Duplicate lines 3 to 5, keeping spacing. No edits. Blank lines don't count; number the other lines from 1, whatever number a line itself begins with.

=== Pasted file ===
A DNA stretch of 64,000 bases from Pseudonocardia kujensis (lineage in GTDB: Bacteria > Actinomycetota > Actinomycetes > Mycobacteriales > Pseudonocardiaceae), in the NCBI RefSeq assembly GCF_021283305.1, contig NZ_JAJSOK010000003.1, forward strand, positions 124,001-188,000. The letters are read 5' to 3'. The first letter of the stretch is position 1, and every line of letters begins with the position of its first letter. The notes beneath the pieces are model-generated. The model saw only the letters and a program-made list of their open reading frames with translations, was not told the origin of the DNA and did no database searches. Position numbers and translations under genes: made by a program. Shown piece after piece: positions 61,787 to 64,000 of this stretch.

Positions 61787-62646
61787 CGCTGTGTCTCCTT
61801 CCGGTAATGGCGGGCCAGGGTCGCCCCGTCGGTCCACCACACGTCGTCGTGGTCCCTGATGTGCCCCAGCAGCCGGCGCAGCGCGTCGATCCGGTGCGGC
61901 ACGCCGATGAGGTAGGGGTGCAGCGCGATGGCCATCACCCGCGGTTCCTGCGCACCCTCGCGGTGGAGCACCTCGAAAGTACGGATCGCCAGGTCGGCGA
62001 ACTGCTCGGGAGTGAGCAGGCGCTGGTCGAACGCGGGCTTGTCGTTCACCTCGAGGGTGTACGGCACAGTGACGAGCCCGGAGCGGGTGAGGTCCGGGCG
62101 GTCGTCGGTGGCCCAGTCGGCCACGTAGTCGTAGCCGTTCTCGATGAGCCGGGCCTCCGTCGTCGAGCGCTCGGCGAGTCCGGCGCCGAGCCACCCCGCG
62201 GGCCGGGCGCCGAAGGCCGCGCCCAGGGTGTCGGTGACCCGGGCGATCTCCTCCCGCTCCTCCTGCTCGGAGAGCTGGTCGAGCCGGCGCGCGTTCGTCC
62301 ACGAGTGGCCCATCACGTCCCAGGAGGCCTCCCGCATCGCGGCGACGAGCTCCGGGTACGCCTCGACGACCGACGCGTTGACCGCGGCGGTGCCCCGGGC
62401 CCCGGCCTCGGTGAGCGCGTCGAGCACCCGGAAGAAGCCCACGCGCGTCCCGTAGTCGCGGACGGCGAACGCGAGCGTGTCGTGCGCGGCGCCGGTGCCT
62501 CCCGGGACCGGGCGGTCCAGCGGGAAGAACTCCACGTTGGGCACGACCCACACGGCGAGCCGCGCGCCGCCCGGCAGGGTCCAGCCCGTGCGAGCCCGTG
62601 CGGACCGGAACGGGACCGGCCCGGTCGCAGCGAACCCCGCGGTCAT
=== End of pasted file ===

61787 CGCTGTGTCTCCTT
61801 CCGGTAATGGCGGGCCAGGGTCGCCCCGTCGGTCCACCACACGTCGTCGTGGTCCCTGATGTGCCCCAGCAGCCGGCGCAGCGCGTCGATCCGGTGCGGC
61901 ACGCCGATGAGGTAGGGGTGCAGCGCGATGGCCATCACCCGCGGTTCCTGCGCACCCTCGCGGTGGAGCACCTCGAAAGTACGGATCGCCAGGTCGGCGA